• sensors and platforms: ship-based, buoys, observatories, moorings, UUV/gliders
  • real-time observation systems
  • data management
  • hydrographic surveys and ocean mapping
  • harmful algal blooms (HAB), water quality
  • adaptive sampling strategies.

Imaging Sensors, Systems and Signal Processing Techniques
  • underwater EO sensors and systems: gated, modulated, scanned, polarized, 3D, stereo, video
  • acoustical imaging and sonar: synthetic aperture, scanning, 2D and 3D, multibeam, sidescan
  • image processing techniques, compressive sensing, super resolution
  • imaging through air-sea interface
  • effects of particles, turbulence, bubbles, surface and internal waves, salinity and thermal structures.

Characterization and Forecasting of Oceanic and Coastal Environments
  • marine optical properties: particles/chlorophyll/CDOM
  • marine physics: surface and internal waves, currents, tides, small-scale eddies, and turbulence
  • benthic and bathymetric properties
  • surf zones and shallow water optics
  • sediment transport and suspension
  • riverine and lake environment characterization
  • model and data assimilation
  • 3D/4D environmental forecasting, uncertainty assessment
  • data integration and visualization.

Ocean Remote Sensing
  • active and passive remote sensing of the ocean and atmosphere (visible, IR, SAR)
  • inversion techniques for active and passive measurements
  • calibration and characterization of satellite sensors
  • cloud screening and effect of ambient/residual cloud on retrievals
  • Cal/Val, quality control and consistency checks of satellite products, inter-sensor comparisons
  • uncertainty evaluation
  • radiative transfer in the ocean and atmosphere.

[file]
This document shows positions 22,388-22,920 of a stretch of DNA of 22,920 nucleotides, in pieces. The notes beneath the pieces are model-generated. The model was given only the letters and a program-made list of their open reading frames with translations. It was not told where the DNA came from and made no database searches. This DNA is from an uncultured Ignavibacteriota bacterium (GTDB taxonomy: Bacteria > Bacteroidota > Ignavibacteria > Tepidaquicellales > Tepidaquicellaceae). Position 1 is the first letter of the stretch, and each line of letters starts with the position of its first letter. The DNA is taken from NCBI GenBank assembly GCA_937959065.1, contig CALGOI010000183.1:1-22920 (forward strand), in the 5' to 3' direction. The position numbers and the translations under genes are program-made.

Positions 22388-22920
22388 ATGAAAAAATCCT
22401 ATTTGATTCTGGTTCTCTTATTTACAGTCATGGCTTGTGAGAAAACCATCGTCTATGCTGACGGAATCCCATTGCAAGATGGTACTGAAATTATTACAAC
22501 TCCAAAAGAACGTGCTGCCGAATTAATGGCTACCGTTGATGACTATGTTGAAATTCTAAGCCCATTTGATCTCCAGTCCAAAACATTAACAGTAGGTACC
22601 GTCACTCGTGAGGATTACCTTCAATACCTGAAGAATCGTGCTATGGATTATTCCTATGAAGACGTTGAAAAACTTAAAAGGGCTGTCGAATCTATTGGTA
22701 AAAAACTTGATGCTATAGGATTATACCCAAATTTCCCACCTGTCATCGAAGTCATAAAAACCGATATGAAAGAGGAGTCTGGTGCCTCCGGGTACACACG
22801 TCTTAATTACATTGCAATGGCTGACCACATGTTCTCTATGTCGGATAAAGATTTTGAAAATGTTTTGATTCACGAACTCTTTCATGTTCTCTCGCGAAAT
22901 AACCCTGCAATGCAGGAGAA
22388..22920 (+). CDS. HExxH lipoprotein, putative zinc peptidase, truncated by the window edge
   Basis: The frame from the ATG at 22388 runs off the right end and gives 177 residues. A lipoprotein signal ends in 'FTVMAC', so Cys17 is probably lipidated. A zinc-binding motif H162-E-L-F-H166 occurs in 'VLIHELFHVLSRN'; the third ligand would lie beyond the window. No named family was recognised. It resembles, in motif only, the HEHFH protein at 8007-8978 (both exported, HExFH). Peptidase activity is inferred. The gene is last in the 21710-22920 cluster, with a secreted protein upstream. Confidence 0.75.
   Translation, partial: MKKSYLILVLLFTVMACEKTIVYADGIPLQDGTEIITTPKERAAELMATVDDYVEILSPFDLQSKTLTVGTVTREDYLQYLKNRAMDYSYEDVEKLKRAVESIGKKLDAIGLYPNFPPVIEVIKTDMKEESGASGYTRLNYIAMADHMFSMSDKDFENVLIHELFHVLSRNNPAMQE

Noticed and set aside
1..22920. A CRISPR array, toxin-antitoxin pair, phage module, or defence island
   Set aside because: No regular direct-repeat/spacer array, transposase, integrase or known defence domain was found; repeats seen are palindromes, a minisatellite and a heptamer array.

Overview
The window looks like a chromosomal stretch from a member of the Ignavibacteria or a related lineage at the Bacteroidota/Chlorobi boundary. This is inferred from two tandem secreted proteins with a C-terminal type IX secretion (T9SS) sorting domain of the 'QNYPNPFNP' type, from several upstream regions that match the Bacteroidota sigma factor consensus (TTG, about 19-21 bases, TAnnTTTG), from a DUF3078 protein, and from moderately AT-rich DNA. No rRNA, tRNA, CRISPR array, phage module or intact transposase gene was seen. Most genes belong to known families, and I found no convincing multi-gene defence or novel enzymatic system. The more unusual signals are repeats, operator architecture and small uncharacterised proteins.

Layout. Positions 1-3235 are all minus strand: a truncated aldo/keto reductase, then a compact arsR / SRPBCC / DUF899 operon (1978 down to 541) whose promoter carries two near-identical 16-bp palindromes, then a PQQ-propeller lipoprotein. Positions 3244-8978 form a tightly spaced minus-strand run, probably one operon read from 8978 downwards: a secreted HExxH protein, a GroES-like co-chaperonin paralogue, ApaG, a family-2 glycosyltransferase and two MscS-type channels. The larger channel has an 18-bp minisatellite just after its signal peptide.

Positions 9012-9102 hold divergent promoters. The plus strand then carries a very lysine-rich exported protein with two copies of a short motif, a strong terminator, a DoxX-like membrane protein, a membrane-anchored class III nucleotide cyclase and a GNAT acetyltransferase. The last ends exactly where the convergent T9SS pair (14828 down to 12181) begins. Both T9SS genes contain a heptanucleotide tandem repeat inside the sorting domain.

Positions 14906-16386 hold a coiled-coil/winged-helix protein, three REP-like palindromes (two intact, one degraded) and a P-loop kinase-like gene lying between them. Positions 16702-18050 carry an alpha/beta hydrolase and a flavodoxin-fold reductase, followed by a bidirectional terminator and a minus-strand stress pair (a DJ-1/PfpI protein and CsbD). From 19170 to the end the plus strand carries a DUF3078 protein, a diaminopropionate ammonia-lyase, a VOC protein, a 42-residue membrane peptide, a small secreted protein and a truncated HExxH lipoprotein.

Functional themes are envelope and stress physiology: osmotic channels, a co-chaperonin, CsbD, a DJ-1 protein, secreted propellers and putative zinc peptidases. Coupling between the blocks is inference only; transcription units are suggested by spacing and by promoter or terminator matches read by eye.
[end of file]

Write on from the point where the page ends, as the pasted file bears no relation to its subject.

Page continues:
Sub-sea Communications
  • sonar techniques and improvements
  • optical communication: directional, flooding, modulation techniques
  • distributed nodes.

Long Endurance Sensing
  • energy harvesting methods
  • disposable sensors; compact sensors for mobile platforms
  • self-calibration techniques; self-cleaning techniques; data storage and transfer.

Ocean Data Management
  • automated systems: buoys, mooring, observatories
  • intelligent and adaptive sampling
  • automated data collection and processing: plans, algorithms, improvements, results
  • system and data calibration, quality control.

Oil Detection and Monitoring/Extreme Events Sensing and Monitoring
  • detection methods of oil spills from space and in situ
  • time series analysis, detection and monitoring from various sensors, instrumentation and platforms
  • assessment of extreme and major events: hurricanes, earthquakes, tsunami, flooding, spillway discharge etc.

Emerging Technologies and Topics
  • renewable energy
  • Arctic exploration and sensing
  • global warming and homeland security
  • climate impacts (hurricanes, long term trends)
  • environmental issues (smog) and impact on satellite remote sensing
  • policies and education programs.